Government begins process to give cable customers greater control over what they pay for

by Andrew Roach on November 19, 2013

Traditionally, if cable customers wanted to get a certain channel or service, they would normally have to get an entire bundle or package which includes their preferred network and a host of other channels even if they may not watch the other services in that package.

This can sometimes be an unnecessary expense for customers if they don’t watch the other networks in that bundle but this problem could soon be an end if Heritage Minister Shelley Glover gets her own way.

Glover has asked the CRTC to produce a report looking into what would need to be done for cable providers to stop including channels in large bundles and look for methods in which customers pay for only the channels they want to watch.

The move comes just weeks after the government made an announcement over the state of television in Canada in modern society.

In the report, the CRTC will not only need to highlight how customers will be able to go about selecting just certain
channels to pay for on their service but also reveal their own plans to start the process and how they would change the current laws.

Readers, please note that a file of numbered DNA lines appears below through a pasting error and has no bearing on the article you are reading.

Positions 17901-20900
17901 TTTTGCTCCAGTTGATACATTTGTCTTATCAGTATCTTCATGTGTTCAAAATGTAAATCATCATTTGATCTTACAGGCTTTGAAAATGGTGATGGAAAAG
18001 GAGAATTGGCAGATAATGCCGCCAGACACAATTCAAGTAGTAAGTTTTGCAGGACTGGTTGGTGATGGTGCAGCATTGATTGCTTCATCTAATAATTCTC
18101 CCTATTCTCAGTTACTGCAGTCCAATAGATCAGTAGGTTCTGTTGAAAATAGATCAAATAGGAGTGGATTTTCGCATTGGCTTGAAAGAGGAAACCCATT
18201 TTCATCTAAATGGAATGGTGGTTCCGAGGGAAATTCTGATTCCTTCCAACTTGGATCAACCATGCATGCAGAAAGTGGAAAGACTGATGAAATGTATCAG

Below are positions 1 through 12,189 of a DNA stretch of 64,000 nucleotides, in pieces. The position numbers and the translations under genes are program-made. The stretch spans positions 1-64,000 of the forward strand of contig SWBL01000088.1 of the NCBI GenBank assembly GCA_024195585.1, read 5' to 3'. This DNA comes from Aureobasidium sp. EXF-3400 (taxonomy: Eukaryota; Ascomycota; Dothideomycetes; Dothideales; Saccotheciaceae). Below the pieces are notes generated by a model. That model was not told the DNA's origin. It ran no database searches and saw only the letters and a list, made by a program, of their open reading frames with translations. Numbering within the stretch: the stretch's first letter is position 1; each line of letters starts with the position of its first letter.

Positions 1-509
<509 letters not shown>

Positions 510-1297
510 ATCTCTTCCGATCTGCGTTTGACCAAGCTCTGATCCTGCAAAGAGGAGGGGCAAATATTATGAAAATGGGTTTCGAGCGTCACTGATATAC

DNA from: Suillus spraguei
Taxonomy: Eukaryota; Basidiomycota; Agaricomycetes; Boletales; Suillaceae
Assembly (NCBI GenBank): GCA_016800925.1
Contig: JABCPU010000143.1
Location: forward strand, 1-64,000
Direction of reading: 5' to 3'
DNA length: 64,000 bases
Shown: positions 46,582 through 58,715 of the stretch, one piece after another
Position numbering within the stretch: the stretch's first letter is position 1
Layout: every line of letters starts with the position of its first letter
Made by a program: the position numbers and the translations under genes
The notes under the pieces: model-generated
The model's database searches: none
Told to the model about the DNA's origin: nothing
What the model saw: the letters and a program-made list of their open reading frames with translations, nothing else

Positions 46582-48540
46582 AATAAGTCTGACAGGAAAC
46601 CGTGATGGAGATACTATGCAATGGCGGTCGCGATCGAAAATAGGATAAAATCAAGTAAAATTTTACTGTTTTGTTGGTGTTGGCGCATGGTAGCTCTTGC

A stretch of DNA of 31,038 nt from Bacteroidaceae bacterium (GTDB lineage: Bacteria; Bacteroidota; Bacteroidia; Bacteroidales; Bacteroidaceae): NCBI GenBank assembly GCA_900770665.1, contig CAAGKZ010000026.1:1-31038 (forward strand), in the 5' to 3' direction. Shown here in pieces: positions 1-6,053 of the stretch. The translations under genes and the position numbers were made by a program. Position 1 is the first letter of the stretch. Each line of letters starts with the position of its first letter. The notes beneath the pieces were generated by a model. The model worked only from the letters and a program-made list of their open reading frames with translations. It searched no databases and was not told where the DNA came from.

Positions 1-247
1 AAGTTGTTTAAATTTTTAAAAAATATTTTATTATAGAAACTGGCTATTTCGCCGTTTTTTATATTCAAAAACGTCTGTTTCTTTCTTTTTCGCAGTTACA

At the moment, cable providers are able to pack many channels based on a similar topic (such as sports or movies) into the same bundles forcing customers to pay large fees just to a handful of channels some of which they never watch.

However, with cable subscription numbers dropping over the last couple of years, the government are hoping that the move to unbundle some channels will not only make the service more attractive to users but also give subscribers a service they want to use rather than something that is a burden on the weekly bills.

These views were highlighted in a statement Glover made in Vancouver where she underlined the changes for the future. During the statement, the Heritage Minister stated: “This decision is an important step in defending Canadian consumers, who want choice and flexibility in their television services. Our request will ensure that the CRTC develops a more complete roadmap to unbundle TV channels.”

The CRTC will have until April 30 to make their suggestions to the government before the next stage of the idea commences later next year as the government looks to use 2014 as the year to start a modern revolution on TV services across the whole of Canada.

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